Moving along, here's Bloodwar X-Treme X-Ecution Squad 20XX.

Do want to note: This is a supposed to be a purposely dumb comic.


Being as this is a send-up to Rob Liefeld (particularly his "Youngblood" comic), the super team, The Blood Warriors, are much like the team in Youngblood being as they are put together and endorsed by government sponsorships. I wanted to take this concept much in the direction of a Nascar race car driver where these superheroes are controlled to every last bit; from what they wear and what they are told to say to the public. Of course, while the conflicts in these stories would come from external forces, the overarching conflict will be over this simple question: Can justice be bought? Who do the superheroes serve; the people, the government, the advertisers? These are all questions I'd like to address if I were to make this a series, while still keeping it fairly light and "tongue-in-cheek."

It's not supposed to be too deep. It's just supposed to be a really dumb comic about dumb things.


Zachariah - The leader of the group. Has a giant "Z" on his mask. . .  just in case if he forgets his name. Noble, but can be a goofball. His name is chosen just 'cause it sounds like it's biblical in nature. This was a thing that was overdone in 90's comics.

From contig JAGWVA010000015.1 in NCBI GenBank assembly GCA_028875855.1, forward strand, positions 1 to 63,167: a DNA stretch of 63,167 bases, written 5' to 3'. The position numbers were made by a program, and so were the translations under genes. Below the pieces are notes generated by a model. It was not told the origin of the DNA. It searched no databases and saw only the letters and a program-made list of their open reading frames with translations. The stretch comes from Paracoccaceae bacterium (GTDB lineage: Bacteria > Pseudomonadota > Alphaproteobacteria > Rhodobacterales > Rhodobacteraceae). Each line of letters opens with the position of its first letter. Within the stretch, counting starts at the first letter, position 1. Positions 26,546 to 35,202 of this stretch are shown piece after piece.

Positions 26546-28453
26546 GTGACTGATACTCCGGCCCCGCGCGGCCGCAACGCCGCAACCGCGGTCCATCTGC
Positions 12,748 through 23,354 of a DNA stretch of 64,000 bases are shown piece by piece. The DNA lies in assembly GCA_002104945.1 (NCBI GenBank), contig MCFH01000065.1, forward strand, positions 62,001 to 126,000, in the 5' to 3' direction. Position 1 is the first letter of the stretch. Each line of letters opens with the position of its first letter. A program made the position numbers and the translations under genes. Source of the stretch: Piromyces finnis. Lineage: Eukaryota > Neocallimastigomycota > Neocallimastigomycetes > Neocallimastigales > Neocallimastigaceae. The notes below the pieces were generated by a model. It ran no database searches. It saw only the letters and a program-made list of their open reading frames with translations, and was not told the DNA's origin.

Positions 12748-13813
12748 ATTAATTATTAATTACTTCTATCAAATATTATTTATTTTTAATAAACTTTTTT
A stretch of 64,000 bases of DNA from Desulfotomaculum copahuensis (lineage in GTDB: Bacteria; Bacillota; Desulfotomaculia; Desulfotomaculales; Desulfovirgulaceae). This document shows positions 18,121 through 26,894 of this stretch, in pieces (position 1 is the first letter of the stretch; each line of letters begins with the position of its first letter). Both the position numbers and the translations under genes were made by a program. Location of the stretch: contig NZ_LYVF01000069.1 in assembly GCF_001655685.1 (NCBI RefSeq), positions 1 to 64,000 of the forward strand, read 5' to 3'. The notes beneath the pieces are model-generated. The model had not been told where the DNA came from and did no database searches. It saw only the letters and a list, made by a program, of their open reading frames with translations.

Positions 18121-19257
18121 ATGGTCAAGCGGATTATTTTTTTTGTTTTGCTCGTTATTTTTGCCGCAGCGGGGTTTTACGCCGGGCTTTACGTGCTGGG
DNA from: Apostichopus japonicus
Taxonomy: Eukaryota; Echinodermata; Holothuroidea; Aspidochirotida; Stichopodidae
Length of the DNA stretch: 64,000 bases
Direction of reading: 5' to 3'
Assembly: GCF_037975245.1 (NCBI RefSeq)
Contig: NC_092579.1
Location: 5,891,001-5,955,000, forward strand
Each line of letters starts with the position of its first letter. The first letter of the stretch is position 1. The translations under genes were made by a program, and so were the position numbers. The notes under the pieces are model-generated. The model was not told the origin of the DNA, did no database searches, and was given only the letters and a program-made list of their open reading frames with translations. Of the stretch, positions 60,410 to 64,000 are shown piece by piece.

Doctor Kill - A time displaced being from the future, and is the team's doctors. He is actually not much of a fighter. His name and appearance alone tends to get people terrified. A recurring joke for this character is that he looks likes he is committing horrendous and violent attacks to a patient when he is actually healing them.

Johnny Fatale - I did not create this character, but rather my friend Kasatka did. On the team, he deals with the more paranormal aspects. He can talk to the dead. He can travel between dimensions.

The Boarman - The standard "big guy" on every team, ala The Thing, The Hulk, or Badrock. He is actually big cosmetically. He is a mood swing-y junkie. (Just to clarify: this is not the same Boarman from the other Boarman comic I do: Boarman 1960's.)

Hawx Klaw - Obvious Wolverine ripoff. Everyone had claws in the 90's. Also has a giant H in his chest . . . just in case if he forgets his name.

Chastity - Chastity is a super-powered, Amazonian-esque woman. I actually want her to have this origin where she gets her powers from a demon, but became too powerful for the demon to control.

Dick: THE HARDEST MAN ALIVE - This guy is like Colossus in which he can harden into a metallic form. Those "chin balls" are grenades, but of course, they're just there for comical imagery.

Cryclops - This guy fights with his dreaded "cry beams." His powers are tied into his emotions. He's like an "emo Hulk"; The sadder he gets, the stronger he gets!

As you can see, not much thought was put into this, but if I were to make this into something, it would definitely be a fun book to do.

Monday, July 21, 2014

MOON JELLY MONDAYS # 4 - "May + Amy"

Recently, I decided as practice that I would draw some mock covers. The main purpose of them was to tighten up my art skills. Once I had finished two, I thought it would be fun to put them up online on facebook. If any of the covers generated any interest through interactions, I would consider making the drawing into a series.